How to Shrink, Move or Expand System Partition in Ubuntu 24.04

Last updated: May 10, 2024 — Leave a comment

This is a beginners guide shows how to decrease, move, and/or increase file/system partition in Ubuntu 24.04 LTS.

Sometimes you need to shrink a partition to free up some un-allocated disk space for other use. Or Ubuntu system is a bit small, that you need to increase its size for long time use.

In my case, I want to shrink the Ubuntu 22.04 partition to free up some space, then use the free space to increase the dual-boot Ubuntu 24.04 partition that’s a bit small for me. There’s another partition (contains personal data) sits in between the 2 Ubuntu system, so I also need to move it before being able to expand the 24.04 system.

NOTE 1: This tutorial is totally written for Ubuntu Desktop without any Linux command. All partitions are not encrypted.
NOTE 2: Everything’s done successfully without issue in my case. But, it’s still HIGHLY recommended to backup important data, just in case of any interruption!

1. Shrink via Ubuntu’s Built-in Tool

It’s quite easy to shrink a partition to decrease its size using the system built-in “Disks” tool.

First, search for and launch “Disks” tool.

When the tool opens, choose the disk drive in the left, then select the partition your want to shrink. Finally, click the gear icon underneath to get the “Resize…”

NOTE: NOT all file systems can be resized. In my tests, it’s able to resize/shrink Ext4, NTFS partitions.

In next dialog, you can now move the slider to set how much space to shrink. In my case, I resize the 256GB Ubuntu 22.04 partition to 156GB, so there’ll be 100GB un-allocated space left.

NOTE: You cannot shrink the current Ubuntu system partition, because it needs to un-mount the partition first! In the case, either re-boot into a dual-boot system (if any) or boot Live Ubuntu from USB, then follow this tutorial.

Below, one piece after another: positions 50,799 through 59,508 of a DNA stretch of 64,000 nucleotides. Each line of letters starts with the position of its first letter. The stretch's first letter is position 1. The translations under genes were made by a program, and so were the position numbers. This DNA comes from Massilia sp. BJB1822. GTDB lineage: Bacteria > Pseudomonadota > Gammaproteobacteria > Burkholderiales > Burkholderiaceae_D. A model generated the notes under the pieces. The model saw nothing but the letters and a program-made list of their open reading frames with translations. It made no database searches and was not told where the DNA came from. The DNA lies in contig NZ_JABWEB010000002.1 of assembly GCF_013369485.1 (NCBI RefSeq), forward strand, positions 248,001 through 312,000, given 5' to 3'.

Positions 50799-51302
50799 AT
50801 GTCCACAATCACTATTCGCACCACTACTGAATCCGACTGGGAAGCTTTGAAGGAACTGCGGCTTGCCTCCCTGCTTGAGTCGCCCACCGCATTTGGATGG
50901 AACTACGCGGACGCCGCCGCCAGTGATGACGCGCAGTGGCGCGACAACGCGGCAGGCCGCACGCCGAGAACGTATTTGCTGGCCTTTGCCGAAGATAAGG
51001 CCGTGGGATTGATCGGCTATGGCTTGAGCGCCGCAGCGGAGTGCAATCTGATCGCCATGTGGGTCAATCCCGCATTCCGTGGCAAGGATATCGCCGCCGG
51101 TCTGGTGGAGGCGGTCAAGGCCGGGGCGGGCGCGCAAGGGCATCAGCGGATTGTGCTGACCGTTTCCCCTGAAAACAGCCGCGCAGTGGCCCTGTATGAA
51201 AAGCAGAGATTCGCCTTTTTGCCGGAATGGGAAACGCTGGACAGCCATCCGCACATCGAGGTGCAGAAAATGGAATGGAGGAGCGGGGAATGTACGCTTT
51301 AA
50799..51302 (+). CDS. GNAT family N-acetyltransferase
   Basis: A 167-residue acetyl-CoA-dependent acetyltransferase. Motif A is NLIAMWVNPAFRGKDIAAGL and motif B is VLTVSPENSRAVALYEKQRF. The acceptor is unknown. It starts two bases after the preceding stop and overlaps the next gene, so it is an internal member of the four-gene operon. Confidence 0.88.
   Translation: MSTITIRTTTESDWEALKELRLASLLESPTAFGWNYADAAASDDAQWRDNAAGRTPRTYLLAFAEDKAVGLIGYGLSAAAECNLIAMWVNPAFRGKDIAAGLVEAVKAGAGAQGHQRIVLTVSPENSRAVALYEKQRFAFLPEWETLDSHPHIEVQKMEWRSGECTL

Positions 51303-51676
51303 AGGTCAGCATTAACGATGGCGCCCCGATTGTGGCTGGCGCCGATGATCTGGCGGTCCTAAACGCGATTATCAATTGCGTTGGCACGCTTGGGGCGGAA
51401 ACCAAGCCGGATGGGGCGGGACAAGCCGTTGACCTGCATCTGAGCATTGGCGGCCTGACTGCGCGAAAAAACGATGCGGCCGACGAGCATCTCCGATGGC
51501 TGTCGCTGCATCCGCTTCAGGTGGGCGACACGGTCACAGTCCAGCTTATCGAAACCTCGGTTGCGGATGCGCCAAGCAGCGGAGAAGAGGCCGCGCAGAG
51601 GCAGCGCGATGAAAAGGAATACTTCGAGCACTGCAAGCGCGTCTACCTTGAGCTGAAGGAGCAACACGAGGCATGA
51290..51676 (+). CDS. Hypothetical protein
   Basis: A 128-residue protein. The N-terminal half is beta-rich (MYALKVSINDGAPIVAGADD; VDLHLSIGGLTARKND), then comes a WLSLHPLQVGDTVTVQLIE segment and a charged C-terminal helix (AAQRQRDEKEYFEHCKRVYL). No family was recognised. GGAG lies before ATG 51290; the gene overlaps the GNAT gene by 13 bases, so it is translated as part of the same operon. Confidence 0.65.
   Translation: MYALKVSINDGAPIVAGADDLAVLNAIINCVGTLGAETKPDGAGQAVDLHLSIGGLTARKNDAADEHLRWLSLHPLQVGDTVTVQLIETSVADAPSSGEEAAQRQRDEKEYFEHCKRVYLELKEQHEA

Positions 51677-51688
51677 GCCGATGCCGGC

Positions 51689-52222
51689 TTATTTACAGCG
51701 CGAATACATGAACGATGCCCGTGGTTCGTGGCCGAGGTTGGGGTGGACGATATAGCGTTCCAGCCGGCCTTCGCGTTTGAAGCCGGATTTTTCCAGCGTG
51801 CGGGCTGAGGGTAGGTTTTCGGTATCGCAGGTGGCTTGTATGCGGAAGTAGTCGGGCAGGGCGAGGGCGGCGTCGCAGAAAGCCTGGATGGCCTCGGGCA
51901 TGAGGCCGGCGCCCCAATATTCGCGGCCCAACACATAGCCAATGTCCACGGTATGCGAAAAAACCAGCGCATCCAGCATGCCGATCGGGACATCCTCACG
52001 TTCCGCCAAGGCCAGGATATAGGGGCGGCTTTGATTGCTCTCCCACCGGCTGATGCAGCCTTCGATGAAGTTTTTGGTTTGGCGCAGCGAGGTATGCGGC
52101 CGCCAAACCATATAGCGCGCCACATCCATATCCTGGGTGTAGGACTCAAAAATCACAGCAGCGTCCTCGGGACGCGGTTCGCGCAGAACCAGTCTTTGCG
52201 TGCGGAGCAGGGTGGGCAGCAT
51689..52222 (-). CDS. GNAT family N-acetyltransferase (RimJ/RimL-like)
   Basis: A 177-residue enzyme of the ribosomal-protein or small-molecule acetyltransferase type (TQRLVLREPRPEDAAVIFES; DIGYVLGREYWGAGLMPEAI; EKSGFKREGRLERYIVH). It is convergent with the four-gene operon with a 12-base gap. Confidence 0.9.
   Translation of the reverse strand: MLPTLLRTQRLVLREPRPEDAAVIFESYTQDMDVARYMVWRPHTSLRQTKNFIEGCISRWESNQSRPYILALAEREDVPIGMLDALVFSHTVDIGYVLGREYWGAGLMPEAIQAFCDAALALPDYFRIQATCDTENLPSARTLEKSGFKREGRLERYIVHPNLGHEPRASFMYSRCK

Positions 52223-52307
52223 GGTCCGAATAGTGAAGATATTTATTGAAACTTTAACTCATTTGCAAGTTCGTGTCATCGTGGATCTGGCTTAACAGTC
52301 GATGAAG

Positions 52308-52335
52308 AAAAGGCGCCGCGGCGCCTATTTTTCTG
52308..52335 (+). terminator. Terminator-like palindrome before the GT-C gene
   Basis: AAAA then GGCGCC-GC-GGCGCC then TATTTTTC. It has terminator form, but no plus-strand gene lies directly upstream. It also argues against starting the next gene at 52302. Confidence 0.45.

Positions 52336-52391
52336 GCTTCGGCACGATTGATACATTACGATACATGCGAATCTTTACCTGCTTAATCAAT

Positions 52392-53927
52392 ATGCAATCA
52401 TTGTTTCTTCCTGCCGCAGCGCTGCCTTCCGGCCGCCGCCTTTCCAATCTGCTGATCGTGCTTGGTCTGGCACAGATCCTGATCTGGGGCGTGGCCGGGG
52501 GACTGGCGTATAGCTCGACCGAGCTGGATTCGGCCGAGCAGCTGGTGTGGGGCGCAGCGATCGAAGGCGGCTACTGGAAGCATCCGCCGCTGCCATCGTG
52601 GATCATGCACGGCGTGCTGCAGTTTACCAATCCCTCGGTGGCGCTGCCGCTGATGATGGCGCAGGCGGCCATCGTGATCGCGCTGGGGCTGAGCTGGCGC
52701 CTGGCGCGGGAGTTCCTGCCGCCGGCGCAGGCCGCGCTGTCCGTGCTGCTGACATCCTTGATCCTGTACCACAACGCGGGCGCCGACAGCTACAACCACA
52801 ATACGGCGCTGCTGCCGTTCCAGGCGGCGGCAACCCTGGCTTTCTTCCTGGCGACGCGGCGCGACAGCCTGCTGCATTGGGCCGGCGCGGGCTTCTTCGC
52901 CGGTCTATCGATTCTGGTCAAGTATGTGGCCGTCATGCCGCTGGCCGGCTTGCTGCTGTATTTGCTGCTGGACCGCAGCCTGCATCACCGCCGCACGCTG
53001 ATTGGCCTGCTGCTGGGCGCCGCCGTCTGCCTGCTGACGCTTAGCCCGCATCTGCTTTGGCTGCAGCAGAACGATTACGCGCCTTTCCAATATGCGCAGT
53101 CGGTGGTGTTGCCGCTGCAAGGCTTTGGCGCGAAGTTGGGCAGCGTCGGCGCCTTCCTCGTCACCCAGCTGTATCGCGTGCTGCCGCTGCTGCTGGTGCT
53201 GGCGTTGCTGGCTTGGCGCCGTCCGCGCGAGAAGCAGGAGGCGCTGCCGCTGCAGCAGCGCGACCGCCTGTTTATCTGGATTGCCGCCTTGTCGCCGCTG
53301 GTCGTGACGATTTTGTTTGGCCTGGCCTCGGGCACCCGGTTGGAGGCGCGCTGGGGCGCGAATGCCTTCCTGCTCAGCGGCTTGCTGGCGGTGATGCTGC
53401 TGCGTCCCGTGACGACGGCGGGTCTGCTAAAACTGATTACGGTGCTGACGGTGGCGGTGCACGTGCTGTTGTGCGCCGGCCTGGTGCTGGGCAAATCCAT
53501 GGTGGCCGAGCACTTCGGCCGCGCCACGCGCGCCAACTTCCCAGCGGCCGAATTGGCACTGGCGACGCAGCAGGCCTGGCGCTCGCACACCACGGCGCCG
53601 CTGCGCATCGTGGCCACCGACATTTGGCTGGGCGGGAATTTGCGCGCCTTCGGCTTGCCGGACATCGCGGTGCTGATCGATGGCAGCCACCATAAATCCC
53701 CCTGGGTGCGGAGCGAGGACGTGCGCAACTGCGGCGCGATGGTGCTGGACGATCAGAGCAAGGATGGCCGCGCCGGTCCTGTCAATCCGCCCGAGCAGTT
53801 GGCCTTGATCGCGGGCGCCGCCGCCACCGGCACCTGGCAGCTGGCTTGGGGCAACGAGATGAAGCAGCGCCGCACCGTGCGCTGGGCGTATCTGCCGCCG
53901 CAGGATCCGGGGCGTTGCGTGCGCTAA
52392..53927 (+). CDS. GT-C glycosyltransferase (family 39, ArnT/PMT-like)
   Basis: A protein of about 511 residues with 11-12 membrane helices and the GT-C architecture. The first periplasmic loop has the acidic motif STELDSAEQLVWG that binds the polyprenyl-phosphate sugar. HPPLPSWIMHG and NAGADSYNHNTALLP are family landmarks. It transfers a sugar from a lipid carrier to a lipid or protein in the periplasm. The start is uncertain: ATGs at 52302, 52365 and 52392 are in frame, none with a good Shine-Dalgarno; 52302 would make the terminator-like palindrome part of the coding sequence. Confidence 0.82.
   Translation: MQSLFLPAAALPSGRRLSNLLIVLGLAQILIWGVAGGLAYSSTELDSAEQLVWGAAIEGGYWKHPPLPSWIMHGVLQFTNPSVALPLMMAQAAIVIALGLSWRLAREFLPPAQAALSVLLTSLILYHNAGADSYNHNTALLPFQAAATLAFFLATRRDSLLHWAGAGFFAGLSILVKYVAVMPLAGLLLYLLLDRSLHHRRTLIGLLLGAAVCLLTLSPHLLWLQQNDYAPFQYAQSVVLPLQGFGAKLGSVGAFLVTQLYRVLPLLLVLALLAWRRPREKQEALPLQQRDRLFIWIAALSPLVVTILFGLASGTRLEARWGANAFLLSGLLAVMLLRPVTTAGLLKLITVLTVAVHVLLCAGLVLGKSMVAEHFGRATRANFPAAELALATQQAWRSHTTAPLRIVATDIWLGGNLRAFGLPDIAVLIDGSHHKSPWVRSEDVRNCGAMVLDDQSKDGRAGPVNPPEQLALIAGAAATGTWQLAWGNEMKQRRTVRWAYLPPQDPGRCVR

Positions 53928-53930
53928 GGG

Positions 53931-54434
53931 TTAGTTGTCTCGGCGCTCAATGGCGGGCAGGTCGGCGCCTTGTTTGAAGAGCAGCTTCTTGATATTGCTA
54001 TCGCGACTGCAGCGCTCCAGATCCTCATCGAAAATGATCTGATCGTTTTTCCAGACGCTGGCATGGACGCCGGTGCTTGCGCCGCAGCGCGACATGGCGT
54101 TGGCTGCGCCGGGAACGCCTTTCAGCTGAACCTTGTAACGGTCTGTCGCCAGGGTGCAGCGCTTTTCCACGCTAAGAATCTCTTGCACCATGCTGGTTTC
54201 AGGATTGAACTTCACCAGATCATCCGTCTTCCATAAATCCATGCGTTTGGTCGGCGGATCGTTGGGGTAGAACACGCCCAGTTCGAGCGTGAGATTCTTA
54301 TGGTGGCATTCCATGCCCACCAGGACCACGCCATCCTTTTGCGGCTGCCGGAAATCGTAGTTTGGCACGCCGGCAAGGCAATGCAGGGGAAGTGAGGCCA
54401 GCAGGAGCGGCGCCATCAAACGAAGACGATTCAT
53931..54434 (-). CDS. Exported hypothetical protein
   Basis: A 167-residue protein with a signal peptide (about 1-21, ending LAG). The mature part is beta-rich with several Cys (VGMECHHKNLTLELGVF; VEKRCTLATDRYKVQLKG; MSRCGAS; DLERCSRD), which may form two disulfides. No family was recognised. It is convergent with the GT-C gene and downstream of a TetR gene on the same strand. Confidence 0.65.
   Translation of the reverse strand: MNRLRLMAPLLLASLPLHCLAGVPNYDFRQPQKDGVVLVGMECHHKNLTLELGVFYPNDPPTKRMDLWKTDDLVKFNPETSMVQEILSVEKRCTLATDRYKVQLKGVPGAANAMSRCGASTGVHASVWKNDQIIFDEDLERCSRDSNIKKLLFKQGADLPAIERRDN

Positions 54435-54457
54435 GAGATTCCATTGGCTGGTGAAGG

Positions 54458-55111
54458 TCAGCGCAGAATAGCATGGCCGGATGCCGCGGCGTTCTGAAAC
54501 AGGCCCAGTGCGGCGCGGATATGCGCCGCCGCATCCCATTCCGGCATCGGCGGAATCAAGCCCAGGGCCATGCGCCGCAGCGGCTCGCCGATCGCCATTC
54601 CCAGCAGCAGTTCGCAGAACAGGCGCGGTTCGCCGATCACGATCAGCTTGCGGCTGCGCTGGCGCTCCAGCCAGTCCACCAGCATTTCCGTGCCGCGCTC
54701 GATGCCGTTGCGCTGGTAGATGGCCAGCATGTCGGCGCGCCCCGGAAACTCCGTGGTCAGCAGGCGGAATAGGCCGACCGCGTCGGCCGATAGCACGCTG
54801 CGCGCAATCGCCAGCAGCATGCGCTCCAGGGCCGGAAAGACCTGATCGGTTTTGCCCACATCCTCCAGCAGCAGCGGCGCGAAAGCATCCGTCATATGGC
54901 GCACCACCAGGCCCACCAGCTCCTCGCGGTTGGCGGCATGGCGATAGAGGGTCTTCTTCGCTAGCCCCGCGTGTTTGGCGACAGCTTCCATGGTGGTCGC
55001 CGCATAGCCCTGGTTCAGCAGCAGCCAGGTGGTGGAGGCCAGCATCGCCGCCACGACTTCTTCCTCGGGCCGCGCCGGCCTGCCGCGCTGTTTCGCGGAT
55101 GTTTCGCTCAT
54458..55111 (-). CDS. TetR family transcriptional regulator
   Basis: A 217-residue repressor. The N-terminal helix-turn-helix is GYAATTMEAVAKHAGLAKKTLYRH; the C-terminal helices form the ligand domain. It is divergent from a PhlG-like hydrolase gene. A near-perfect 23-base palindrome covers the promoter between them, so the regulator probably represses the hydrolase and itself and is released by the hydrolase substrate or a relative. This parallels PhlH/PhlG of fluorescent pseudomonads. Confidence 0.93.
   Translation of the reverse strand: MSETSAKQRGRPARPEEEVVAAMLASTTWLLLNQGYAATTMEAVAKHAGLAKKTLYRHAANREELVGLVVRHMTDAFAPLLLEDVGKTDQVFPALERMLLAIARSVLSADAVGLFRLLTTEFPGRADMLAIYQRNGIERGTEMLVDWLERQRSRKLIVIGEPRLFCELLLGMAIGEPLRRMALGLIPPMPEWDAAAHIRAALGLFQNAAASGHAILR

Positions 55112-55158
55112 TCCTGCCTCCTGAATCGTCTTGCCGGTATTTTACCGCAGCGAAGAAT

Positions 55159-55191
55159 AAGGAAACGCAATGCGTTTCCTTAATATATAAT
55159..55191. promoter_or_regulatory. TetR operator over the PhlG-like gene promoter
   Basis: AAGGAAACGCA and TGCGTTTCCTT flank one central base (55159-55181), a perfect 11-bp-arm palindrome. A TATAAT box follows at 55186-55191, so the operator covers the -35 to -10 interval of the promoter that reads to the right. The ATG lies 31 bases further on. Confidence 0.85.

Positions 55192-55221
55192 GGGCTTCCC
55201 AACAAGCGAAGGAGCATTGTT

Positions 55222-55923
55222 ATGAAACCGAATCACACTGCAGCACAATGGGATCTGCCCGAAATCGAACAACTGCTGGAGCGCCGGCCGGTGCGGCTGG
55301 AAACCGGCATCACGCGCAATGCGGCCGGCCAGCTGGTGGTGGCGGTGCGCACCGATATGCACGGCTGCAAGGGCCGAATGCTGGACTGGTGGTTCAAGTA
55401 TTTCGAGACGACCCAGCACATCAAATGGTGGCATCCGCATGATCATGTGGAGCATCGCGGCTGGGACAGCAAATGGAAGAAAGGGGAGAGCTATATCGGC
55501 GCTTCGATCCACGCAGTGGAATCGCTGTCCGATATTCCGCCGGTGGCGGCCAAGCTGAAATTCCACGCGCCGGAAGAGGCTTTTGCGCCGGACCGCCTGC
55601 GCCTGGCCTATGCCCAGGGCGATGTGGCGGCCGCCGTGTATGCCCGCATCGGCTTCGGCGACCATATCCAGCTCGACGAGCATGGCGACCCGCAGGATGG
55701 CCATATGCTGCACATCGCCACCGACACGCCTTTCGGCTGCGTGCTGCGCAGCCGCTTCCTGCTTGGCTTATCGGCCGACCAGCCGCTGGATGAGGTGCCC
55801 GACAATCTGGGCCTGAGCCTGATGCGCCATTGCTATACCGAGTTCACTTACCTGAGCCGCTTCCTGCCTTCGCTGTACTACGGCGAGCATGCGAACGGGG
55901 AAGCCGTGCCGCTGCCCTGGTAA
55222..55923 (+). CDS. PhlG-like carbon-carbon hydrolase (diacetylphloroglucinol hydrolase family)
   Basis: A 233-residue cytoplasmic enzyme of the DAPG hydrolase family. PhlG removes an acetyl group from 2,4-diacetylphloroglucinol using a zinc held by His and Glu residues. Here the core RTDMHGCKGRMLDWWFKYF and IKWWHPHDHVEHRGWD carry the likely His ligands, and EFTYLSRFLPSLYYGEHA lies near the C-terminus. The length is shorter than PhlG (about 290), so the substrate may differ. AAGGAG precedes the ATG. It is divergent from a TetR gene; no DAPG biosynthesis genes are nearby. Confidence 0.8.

And, it’s HIGHY recommended to backup your important data first!

Once you click the red “Resize” button and confirm, it automatically un-mounts the partition and starts the process moving files and resizing. There will be blinking circle indicate the working process.

For laptop, it’s BETTER to plug-in ac power and keep screen alive (disable suspend) to avoid any interruption.

When done you’ll see the free space following the resized partition. You can create new file system on it, use it for installing another operating system, or do whatever as you want.

2. Resize, Move, Expand via GParted

For any other Linux system without Gnome ‘Disks’ tool, the popular gparted tool is available for choice. With it, you can resize (either shrink or expand), and move partitions as you want.

First, search for and install ‘GParted’ from Ubuntu Software, App Center, or your system package manager.

Then, launch the tool. Choose the destination disk drive from the top-right corner of the app window. Finally, you can right-click on target partition and select “Resize/Move” (need to select un-mount first).

NOTE: Same to Disks tool, you cannot Resize/Move current system partition. Reboot to dual-boot OS if any, or boot live Ubuntu (Linux Mint recommended) system from USB.

In pop-up dialog, either drag moving the slider to move the partition if there’s preceding or following free space. Or, clicking dragging the tri-angle icon to increase/decrease the partition size.

In my case, I move the partition forward so there’ll be free space following that’s side by side my Ubuntu 24.04 system partition.

NOTE again: backup your important data! Moving/Resizing partition might break your system.

The action does NOT apply until you click on the ‘green check mark’ icon.

After that, the free space and Ubuntu 24.04 partition are side by side in my disk drive. I have to reboot into Ubuntu 22.04, install GParted, and use Resize/Move option to expand (drag tri-angle icon to resize) the 24.04 partition.


I'm a freelance blogger who started using Ubuntu in 2007 and wishes to share my experiences and some useful tips with Ubuntu beginners and lovers. Please comment to let me know if the tutorial is outdated! And, notify me if you find any typo/grammar/language mistakes. English is not my native language. Contact me via [email protected] Buy me a coffee:

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